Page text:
2012 Jun;43(3):119-29. doi: 10.1055/s-0032-1313915. Epub 2012 May 21.

Author information

Department of Neuropediatrics, Goethe University Frankfurt, Germany, EU. franziska.hoche@kgu.de


This article summarizes evident and recent findings on the characteristics of the neurological phenotype in ataxia telangiectasia (AT), reviews neuropathological and neuroradiological findings, and outlines therapeutic treatment options. In addition, this review offers an overview of current hypotheses on mechanisms of neurodegeneration in AT and discusses their relevance in clinical neurology. The obvious features of neurodegeneration in AT-cerebellar ataxia and dysarthia-are accompanied by a variety of further disabling disease symptoms. Review of the literature outlines a complex pattern of central nervous degeneration in AT that might have been underestimated so far. Neurodegeneration in AT is closely related to the absence or partial lack of the ataxia telangiectasia-mutated (ATM) kinase. ATM is a central player in maintaining cellular homeostasis. Systemic review of the literature reveals a subset of cellular targets hypothesized to count responsible for degeneration in ATM-deficient neurons. Further systematic cliniconeurological, pathoanatomical, and neuroradiological studies are required to understand the structural basis of this neurodegenerative disease. This better understanding has implications for the treatment of AT patients. Second, biochemical and molecular biological studies aimed at deciphering the pathomechanisms of this progressive disorder are necessary for the development of promising future therapies.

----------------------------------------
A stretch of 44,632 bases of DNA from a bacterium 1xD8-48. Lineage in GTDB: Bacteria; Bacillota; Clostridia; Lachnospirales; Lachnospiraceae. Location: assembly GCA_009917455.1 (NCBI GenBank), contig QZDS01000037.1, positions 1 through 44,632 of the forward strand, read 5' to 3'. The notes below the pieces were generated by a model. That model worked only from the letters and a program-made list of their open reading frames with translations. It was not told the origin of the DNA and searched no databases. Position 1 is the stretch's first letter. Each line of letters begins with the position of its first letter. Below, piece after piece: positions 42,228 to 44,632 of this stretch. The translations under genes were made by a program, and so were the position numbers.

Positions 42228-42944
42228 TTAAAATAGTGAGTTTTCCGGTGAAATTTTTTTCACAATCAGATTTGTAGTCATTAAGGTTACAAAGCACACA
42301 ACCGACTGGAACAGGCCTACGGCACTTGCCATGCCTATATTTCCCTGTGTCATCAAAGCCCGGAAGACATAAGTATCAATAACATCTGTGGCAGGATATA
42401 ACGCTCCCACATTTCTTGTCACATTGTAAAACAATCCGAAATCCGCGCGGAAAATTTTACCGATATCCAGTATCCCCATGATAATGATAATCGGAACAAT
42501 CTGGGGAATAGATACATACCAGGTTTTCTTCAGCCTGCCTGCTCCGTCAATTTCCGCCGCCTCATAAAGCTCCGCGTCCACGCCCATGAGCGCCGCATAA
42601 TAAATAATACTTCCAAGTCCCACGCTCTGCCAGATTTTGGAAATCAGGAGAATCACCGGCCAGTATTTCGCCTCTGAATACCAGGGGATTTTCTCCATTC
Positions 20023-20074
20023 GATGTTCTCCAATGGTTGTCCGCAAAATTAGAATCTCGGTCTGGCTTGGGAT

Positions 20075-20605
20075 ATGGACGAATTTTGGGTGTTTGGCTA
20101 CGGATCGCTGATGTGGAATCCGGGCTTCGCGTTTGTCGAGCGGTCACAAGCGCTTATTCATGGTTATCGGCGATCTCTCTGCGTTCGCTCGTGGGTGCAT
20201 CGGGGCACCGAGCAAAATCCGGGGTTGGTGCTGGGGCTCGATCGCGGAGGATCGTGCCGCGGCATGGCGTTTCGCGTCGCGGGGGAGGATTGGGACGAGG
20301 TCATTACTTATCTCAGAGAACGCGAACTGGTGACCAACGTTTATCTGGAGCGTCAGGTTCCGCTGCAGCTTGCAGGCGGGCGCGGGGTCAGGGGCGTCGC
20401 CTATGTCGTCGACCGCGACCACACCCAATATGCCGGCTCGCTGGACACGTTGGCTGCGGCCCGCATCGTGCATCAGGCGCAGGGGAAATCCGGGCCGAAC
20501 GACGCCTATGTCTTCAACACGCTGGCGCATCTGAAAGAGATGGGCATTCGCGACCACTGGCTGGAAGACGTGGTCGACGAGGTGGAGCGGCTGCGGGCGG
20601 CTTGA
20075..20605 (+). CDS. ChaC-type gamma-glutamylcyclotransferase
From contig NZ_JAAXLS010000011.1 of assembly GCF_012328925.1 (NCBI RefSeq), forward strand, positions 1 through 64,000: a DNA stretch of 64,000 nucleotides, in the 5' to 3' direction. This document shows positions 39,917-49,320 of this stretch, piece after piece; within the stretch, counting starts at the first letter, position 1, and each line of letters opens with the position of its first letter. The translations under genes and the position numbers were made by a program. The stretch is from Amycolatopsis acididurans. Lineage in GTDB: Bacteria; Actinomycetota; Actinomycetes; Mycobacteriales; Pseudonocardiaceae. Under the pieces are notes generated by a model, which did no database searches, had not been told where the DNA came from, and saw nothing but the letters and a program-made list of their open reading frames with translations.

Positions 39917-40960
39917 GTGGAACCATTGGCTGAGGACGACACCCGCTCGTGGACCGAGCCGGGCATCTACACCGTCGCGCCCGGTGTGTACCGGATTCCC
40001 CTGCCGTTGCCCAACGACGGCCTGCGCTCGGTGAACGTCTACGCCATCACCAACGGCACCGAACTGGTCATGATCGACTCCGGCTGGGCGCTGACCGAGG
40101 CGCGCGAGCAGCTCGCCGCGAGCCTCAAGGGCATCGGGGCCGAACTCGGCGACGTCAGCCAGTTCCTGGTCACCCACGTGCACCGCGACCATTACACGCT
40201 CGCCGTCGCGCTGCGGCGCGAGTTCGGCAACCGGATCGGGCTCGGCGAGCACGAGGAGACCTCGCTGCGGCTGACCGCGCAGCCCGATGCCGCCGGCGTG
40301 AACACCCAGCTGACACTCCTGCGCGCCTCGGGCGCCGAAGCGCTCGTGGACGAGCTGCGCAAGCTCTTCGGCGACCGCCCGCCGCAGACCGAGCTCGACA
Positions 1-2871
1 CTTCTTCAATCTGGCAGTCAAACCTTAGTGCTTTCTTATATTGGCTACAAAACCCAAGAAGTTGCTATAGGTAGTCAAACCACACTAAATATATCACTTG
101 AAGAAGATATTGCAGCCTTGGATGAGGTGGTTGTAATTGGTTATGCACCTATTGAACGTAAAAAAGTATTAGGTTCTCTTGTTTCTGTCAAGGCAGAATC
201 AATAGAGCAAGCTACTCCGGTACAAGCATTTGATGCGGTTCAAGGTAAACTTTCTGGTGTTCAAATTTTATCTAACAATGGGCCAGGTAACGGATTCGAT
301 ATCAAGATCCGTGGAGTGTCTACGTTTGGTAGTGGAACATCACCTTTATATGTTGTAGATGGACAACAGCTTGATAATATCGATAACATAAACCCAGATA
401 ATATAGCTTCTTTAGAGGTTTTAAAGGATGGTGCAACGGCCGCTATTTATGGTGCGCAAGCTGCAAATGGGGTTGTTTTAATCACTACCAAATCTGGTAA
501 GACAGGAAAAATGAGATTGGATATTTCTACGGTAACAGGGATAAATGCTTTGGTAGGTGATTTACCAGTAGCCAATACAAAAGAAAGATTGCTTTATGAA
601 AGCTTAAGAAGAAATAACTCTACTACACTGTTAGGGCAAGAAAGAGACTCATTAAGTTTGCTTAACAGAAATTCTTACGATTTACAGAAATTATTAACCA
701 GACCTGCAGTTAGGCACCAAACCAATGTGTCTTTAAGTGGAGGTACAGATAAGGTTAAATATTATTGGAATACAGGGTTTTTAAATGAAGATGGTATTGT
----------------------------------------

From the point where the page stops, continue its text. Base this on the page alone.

[Indexed for MEDLINE]